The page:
We recognize the steps taken by African leaders at the Malabo Summit of last month, as well as steps by the African Union Commission to operationalize the African Capacity for Immediate Response to Crisis (ACIRC). The East African Community aims to have full operationalization of its Standby Force by December 2014, and we commend the EAC for a remarkable achievement and its efforts to generate the required contributions. We invite all regional and subregional organizations to accelerate the establishment of such Standby Arrangement Systems.

I believe today’s resolution will help us address many of these challenges as we forge ahead, including how organizations will pool their resources together and allocate roles and responsibilities and how we can streamline coordination processes and frameworks. It lays out measurable requests and recommendations that can provide benchmarks for progress and evaluation; including in the political, operational, and financial perspectives.

On a larger, more long-term scale, the resolution requests the Secretary General, in close consultation with the AU Commission and the European Union, to produce no later than 31 March 2015, an assessment report and recommendations on the progress of the partnerships between the UN and relevant regional organizations in peacekeeping operations.

On financial cooperation and support, the resolution recognizes that one major constraint facing some regional organizations, in particular the AU, in effectively carrying out the mandate of maintaining regional peace and security is securing predictable, sustainable and flexible resources. Rwanda therefore welcomes the steps taken by the Chairperson of the African Union Commission to generate resources from within AU Member States, in support of peace support operations, but we also urge external partners to seriously consider the capacity in which they can assist regional organizations in this context. In particular, consideration should be given to the findings within the 2008 Joint AU-UN Report on AU Peacekeeping Operations otherwise known as the Prodi report, which established that a peace support operation that is to be transferred eventually to the UN should be sponsored by the UN from the beginning via assessed contributions for six months before being handed over to the UN. We thank all our partners especially the United States for their valuable support.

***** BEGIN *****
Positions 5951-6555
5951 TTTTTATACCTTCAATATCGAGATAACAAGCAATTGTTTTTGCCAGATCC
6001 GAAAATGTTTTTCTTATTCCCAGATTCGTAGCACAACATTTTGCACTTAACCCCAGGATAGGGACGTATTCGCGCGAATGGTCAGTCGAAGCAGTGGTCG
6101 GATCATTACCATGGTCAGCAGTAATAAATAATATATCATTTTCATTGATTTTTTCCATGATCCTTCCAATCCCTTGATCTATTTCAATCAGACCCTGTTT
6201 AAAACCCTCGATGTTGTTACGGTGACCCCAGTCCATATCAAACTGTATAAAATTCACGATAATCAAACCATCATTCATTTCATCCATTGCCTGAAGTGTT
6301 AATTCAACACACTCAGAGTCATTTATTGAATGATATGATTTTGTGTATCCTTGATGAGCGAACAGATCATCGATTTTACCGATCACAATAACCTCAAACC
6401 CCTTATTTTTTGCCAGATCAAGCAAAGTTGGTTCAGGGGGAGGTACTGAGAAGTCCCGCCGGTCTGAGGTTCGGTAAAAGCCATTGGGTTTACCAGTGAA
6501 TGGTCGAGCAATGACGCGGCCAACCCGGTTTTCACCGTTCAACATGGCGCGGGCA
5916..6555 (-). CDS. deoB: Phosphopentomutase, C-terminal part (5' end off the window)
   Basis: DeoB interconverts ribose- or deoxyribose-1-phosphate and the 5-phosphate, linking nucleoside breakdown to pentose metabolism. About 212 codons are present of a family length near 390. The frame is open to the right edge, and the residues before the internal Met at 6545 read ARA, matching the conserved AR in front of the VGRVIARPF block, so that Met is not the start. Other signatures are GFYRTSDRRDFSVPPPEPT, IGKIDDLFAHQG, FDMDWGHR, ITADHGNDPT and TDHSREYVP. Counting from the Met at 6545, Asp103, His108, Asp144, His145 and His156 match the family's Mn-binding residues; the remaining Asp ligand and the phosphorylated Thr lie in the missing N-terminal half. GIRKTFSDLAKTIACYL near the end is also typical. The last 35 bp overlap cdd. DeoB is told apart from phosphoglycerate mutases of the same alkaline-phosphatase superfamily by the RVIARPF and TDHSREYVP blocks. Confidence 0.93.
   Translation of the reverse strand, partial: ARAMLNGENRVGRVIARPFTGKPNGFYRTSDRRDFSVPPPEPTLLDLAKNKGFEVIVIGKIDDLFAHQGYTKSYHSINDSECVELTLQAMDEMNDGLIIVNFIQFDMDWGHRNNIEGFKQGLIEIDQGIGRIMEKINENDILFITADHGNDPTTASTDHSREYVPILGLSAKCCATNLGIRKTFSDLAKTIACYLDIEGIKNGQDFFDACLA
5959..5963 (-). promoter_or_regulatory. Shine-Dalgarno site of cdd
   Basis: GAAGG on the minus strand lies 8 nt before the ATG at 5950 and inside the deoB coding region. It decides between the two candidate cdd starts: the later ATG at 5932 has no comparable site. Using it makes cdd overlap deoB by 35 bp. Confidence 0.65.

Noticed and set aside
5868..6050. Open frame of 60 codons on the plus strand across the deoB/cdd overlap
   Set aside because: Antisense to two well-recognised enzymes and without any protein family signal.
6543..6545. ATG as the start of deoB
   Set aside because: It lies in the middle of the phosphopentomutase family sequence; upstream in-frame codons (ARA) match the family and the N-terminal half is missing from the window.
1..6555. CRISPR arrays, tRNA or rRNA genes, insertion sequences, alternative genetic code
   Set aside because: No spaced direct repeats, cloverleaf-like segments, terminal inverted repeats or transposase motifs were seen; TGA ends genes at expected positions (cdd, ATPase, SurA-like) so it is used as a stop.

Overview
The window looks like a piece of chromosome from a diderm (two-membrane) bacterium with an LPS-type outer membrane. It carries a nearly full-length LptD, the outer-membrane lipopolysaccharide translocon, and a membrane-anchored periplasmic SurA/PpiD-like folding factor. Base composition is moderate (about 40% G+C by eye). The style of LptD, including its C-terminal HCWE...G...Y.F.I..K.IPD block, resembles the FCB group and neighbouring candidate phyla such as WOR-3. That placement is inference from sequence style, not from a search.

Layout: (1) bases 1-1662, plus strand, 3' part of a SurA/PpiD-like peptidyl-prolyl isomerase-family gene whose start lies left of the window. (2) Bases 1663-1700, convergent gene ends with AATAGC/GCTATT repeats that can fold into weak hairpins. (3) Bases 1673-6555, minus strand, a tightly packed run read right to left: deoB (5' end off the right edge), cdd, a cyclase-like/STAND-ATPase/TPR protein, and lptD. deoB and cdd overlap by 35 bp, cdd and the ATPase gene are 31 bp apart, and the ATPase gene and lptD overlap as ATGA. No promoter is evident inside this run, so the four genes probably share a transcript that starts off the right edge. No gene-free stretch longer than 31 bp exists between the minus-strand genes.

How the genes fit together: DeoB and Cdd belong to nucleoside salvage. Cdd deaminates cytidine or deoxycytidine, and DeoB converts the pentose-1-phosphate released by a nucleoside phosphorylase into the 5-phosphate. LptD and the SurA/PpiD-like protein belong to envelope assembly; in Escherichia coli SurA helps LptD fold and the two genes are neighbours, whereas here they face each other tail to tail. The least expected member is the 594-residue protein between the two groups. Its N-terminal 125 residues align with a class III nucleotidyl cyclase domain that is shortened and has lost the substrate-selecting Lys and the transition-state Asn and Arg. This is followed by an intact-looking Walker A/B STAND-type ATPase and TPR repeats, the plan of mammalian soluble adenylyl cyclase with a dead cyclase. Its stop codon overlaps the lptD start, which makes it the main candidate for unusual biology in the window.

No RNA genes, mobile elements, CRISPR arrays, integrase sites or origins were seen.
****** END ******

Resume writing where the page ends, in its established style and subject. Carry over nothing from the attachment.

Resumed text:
This would truly limit ad hoc funding and unpredictable resource capacity. The AU is currently very active in peacekeeping operations that are mandated by the UN Security Council and which have transitioned or are in the process of transitioning to UN peacekeeping operations.


Distinguished Delegates,

Colleagues and friends,

Today is another step toward better structuring and elaborating upon the burden-sharing needs among African states, regional and subregional organizations, and partners including the AU, the EU and the UN. Today’s resolution and discussion displays the resolve of the international community to establish more predictable frameworks and working relationships when it comes to integrated peacekeeping operations. We must help each other to build up our unique abilities so that together we can forge a collective security system for a safer, more secure world.

I thank you.



UN Security Council Press statement on the humanitarian situation in South Sudan